Revisiting the Spirit of Ban dung in 1955

Revisiting the Spirit of Ban dung in 1955

In the third of a five-part series of articles on Indonesia, Post editor-in-chief Michael Hayes looks at the historic Asian-African Conference that took place in Bandung in April 1955. Indian Prime Minister Jawaharlal Nehru, Egyptian President Gamal Abdul Nasser and Chinese Premier Chou En-lai attended, as did then-Prince Norodom Sihanouk.

Photo by: MICHAEL HAYES

The original Cambodian flag used at the conference in 1955 is still kept with others at the Museum of the Asian-African Conference, as displayed by Desmond Satria Andrian. Inset: Sudan, which attended but was only "half free", did not have its own flag, so the conference organisers had one made in Bandung.

BANDUNG, Indonesia-By 1955 the Cold War, pitting liberal democracy in the United States and Western Europe against communism spearheaded by the Soviet Union, was in full swing.  The superpowers and their allies/proxies were engaged in a massive arms race, and the quest for nuclear weapons superiority was under way.

In 1948, the "Iron Curtain" hardened, resulting in the Berlin airlift to keep West Berlin from being strangled by the Soviets. The following year the Soviet Union announced it too had the atomic bomb.  Depending on what side of the ideological divide you were on, by October 1949 China had either "fallen to the Reds" or had been "liberated" by Mao Tse-tung and the forces of international socialism.

Full-scale war broke out on the Korean peninsula in 1950 when the communist North invaded the US-backed South.  The UN sided with the West and sent in a multinational force that was almost completely routed.  US General Douglas MacArthur's bold Inchon landing prevented a military debacle, but the Chinese army eventually entered the fray, resulting in a military stalemate that exists to this day.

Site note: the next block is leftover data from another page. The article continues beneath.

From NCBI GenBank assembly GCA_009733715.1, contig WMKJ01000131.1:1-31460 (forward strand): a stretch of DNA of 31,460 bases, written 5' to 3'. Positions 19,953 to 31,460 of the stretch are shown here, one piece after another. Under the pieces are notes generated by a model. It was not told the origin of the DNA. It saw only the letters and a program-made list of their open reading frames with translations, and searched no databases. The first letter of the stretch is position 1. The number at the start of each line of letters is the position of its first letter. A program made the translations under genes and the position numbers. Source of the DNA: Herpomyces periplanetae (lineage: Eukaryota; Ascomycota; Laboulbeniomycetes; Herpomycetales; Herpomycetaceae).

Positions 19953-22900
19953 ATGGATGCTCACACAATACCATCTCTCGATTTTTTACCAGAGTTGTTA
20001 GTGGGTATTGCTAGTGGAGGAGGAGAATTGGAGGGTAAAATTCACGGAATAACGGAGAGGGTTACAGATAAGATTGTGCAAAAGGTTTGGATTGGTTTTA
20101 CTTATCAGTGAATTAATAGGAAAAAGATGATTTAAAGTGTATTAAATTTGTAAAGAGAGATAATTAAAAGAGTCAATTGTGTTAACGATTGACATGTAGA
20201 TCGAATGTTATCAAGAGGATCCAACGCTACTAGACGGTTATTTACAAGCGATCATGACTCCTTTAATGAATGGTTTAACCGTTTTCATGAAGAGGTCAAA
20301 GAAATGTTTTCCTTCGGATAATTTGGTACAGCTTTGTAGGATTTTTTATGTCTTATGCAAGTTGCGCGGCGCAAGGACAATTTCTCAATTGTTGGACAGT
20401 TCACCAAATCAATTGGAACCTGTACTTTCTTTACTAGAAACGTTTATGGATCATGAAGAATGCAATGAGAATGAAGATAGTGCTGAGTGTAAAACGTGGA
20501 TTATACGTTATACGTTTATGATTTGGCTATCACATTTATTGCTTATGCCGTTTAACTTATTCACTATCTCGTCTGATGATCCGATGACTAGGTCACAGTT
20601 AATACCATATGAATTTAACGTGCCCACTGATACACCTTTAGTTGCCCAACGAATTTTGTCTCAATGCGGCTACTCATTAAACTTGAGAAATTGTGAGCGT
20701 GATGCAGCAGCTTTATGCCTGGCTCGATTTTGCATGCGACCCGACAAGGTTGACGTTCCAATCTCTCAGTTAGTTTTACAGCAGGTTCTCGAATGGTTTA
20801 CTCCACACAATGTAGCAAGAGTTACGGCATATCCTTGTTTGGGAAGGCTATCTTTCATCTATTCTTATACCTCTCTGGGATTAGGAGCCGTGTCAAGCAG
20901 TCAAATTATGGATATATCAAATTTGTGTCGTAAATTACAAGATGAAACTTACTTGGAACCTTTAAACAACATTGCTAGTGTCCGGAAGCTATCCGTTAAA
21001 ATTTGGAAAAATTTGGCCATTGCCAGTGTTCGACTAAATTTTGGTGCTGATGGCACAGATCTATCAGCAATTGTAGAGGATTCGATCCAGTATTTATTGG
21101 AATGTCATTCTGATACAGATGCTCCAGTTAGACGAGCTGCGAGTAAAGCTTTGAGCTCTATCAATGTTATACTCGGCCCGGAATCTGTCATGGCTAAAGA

There was also during this time the ongoing issue of colonialism and the interests by subjugated peoples in Asia and Africa to achieve independence from Western imperial powers.  Some states had been granted independence shortly after the end of World War II. However, from 1949 up until 1953 little movement had been seen on this front.

In 1954, after a protracted struggle, the Vietnamese forces under Ho Chi Minh surprised the world by defeating the French at Dien Bien Phu in May.  By July 20 the Geneva Accords had been signed, which ended the French colonial presence in Indochina, but which left Vietnam partitioned.  

Cambodia, after a determined campaign led by then-Prince Norodom Sihanouk, secured its independence in November of the previous year.

During these years tensions were high as well in the Taiwan Strait. Two little-known and now barely remembered islands named Matsu and Quemoy could have been the flash point for full-scale war between China and the US, which had stated its determination to defend Chiang Kai-shek in Taiwan.

Fears existed that conflict would result in the use of nuclear weapons, and many world leaders from countries that had achieved independence since the end of World War II were looking for ways to avoid more conflagration.

It was within this environment the moves arose to find alternative ways of dealing with an increasingly polarised and tense world order.

While diplomats were wrestling with details about the future of Indochina in Geneva in 1954, a separate meeting took place in Colombo, Ceylon, which included India's Prime Minister Jawaharlal Nehru, Pakistan's Prime Minister Mohammed Ali, Ceylon's Prime Minister Sir John Kotelawala, Burma's Prime Minister U Nu and Indonesia's Prime Minister Ali Sastroamidjojo, all representing newly independent nations.  

It was here that Indonesia's Sastroamidjojo put forth the idea of a larger meeting of leaders from Asia and Africa to discuss ways of dealing with the dangers posed by the Cold War and how the newly independent nations from Asia and Africa should assert themselves in a fragile post-colonial environment.

Eight months later, a second meeting took place in Bogor, Indonesia, just outside of Jakarta, where it was conclusively decided to convene a conference to which all independent or self-governing countries from Asia and Africa would be invited.  It was also decided that the site for this historic event would be Bandung.